FlightCar (YC W13) launches its 'Airbnb for airport car rentals' service at SFO

Airport car rentals are a $10 billion business. But until recently, most travelers were stuck with poor customer service and high rates from the incumbent rental car agencies. Y Combinator-backed startup FlightCar wants to offer a much cheaper alternative to those companies in airports around the country, and it’s starting in San Francisco.

FlightCar provides a peer-to-peer marketplace for car rentals at airports, connecting travelers with vehicles at much lower rates than they’d find if they went through one of the incumbent rental car agencies. It’s able to do that because it is renting out cars that would have otherwise been left in long-term parking.

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Balanced (YC W11) releases Balanced Payouts, letting developers get next-day ACH deposits

Marketplace payment service Balanced has announced the official releaseof its Balanced Payouts, a standalone API that allows developers to tap into next-day ACH deposits . While not a new feature for the company, it is the first time it has been released on its own — previously it was part of the company’s full marketplace payments offering.

This is the latest update from the Y Combinator alumnus, formerly known as PoundPay. Since last October, the company tells us that it has seen growth increase five-times and has seen 100,000 API calls per day.

Virool (YC S12) raises $6.6M to bring viral video to the masses.

Series A crunch? Who cares with seed rounds like this? Today, Y Combinator-backed Virool, a self-service social video advertising platform, is announcing its monster “seed” round of $6.62 million. And Virool even got to pick from their choice of investors, institutional and otherwise, according to co-founder and CEO Alex Debelov.

No single VC led the funding, but the line-up of who invested is a fairly large list. On the VC side, there’sThomvest VenturesMenlo VenturesDraper Fisher Jurveston500 StartupsPhenomen Ventures,TMT VenturesDominateFund (err, #DominateFund?), and FundersClub.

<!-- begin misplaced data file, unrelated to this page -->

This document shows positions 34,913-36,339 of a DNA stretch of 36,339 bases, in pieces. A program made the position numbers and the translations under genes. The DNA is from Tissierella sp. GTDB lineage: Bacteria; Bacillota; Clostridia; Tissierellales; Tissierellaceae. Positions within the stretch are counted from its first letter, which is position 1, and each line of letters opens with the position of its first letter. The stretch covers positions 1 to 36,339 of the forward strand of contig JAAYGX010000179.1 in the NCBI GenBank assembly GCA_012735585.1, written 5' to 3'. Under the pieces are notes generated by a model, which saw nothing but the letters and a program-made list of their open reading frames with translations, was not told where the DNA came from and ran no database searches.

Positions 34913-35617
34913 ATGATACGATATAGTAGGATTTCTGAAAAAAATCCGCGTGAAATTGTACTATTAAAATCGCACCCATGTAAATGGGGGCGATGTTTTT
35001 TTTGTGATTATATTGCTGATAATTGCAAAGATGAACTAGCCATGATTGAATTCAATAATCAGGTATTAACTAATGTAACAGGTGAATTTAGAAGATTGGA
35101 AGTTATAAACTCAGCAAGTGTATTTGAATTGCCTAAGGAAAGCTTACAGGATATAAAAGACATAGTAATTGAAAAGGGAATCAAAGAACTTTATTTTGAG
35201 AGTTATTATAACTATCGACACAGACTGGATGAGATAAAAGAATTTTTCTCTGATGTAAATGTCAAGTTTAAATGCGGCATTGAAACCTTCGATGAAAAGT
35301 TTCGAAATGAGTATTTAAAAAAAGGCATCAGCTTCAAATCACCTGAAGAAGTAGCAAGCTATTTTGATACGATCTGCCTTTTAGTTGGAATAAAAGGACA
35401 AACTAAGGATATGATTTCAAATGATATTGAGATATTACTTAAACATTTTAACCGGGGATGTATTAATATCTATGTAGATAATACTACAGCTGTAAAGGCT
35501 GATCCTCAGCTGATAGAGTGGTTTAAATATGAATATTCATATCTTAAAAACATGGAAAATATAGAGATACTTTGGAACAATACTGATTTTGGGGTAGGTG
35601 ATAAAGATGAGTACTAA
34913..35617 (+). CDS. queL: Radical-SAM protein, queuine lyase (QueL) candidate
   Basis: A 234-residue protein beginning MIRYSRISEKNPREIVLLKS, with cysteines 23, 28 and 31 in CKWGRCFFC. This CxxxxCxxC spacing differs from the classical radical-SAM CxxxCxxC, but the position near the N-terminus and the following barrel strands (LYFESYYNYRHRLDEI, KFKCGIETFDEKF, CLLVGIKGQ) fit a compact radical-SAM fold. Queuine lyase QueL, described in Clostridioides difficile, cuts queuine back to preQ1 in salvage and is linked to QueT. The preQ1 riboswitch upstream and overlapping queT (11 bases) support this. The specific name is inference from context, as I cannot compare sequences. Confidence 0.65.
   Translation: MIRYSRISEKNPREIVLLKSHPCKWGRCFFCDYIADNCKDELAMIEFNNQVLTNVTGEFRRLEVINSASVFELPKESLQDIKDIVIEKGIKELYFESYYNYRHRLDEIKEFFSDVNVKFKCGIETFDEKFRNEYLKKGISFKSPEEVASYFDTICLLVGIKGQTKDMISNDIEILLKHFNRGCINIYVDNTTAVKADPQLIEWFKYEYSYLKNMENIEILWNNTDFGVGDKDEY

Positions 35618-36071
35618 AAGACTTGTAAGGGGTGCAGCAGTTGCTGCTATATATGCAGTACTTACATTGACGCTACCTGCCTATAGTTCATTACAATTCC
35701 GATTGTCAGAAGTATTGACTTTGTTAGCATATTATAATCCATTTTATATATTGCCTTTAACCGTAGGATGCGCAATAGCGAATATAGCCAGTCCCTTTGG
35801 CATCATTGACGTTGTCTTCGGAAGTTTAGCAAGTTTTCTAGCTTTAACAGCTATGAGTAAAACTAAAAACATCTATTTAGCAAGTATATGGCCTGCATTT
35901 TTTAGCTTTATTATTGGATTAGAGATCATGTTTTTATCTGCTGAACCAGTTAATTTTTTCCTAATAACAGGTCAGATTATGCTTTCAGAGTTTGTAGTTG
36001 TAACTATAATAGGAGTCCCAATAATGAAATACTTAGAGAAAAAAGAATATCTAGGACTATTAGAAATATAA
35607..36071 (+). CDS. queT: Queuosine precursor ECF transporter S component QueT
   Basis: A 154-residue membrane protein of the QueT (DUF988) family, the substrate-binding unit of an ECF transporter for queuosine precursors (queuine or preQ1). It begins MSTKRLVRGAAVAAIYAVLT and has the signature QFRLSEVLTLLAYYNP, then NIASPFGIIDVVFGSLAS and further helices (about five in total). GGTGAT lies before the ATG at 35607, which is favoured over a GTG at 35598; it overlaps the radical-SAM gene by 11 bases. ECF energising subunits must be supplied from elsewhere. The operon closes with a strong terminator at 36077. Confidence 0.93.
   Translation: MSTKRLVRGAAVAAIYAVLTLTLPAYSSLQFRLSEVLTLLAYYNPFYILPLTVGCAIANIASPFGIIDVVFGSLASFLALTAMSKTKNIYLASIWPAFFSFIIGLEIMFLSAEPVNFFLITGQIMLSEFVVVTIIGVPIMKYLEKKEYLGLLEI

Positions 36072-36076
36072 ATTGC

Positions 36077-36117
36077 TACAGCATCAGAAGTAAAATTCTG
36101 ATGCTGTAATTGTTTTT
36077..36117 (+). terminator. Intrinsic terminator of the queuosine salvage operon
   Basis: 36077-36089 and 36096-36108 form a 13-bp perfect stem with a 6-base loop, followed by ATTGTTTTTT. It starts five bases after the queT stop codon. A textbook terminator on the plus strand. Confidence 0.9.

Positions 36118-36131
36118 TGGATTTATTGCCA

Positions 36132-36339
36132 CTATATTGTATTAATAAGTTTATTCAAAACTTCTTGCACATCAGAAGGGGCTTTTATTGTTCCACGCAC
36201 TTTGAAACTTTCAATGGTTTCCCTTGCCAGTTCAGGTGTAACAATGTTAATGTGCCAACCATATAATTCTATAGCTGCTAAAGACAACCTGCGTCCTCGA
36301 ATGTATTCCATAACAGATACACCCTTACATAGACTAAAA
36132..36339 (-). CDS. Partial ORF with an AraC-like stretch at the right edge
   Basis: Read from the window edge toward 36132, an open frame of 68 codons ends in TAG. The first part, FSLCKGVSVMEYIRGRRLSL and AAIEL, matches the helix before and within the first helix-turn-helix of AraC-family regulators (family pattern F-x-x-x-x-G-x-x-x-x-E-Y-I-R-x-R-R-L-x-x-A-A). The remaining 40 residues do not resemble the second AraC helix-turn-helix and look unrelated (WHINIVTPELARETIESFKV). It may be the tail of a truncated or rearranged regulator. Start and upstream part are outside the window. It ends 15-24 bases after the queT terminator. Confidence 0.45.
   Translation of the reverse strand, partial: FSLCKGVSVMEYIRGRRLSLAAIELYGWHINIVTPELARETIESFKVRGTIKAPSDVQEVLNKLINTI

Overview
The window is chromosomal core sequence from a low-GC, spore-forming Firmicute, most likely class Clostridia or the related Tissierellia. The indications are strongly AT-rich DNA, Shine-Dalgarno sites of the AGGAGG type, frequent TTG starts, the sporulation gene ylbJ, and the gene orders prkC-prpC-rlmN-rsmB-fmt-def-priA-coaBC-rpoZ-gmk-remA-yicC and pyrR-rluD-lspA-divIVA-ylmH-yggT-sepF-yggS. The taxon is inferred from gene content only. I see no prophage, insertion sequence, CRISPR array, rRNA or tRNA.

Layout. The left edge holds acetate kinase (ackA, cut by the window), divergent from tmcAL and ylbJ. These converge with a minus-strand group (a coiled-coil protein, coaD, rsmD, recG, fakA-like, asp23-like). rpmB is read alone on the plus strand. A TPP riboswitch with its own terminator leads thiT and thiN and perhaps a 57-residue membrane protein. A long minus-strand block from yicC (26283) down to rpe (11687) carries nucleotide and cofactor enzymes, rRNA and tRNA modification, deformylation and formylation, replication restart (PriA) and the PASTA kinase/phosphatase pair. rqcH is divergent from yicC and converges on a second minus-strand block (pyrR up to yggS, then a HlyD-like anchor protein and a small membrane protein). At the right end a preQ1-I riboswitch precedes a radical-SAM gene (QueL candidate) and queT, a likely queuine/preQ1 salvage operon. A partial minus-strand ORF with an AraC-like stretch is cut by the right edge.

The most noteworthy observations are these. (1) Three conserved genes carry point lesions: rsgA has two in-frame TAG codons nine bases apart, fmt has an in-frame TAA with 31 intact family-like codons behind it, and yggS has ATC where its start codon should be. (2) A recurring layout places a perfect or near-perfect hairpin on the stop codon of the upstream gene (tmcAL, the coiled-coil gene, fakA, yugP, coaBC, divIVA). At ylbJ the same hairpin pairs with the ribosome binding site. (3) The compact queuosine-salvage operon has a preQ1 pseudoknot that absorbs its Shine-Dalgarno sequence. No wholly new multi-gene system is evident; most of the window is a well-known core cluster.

Individual investors include YC partners Paul Buchheit and Garry Tan, Loopt Co-Founder Sam Altman, Yuri Milner, Lady Gaga’s manager Troy Carter, former Yahoo CTO Farzad (Zod) Nazem, early Zappos investor Erik Moore, and Promus Ventures Founder Mike Collett.

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Strikingly (YC W13) launches the simplest way to build strikingly beautiful websites for both mobile and web

In today’s web environment, where there are more mobile phones than toothbrushes around the world, and where smartphones are increasingly becoming consumers’ go-to computing devices, publishers who have yet to build a web site may be best focusing their development efforts mobile-first instead of building for the desktop environment. To help publishers reach new users on mobile devices, a new startup called Strikingly wants to enable publishers to quickly and easily build mobile web experiences. The company, which is part of the current Winter 2013 Y Combinator class, is launching a platform that will create a framework for mobile web sites that can take as little as 30 minutes for users — even those with little or no development experience — to build.

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Pixelapse (YC W12) launches to bring Github-style sharing and version control to designers

Sharing and keeping tabs on code is relatively simple for coders thanks to GitHub and the like, but developers aren’t the only folks who could benefit from services like that. Designers could also use a smarter way to manage their projects, and that’s exactly the sort of niche that San Francisco-based Pixelapse is aiming to fill.

The problem first really came to light when co-founder Min Ming Lo spent time working as UX design intern at Google — as it turns out, the process of keeping tabs on designs and mockups there wasn’t pretty.

“They didn’t really have a process to version-control their work,” co-founder/CEO Shravan Reddy said. “Everyone dumped their files in a single giant folder. It was hard to tell whose assets were whose. Giving feedback was a pain— it was kind of a mess.” Reddy went through some similar design headaches at his own job, and it wasn’t long until Pixelapse went from idle thought to Demo Days at Stanford and Y Combinator.

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Screenhero (YC W13) launches screen sharing with multiple cursors: Work together remotely without fighting for the mouse for the first time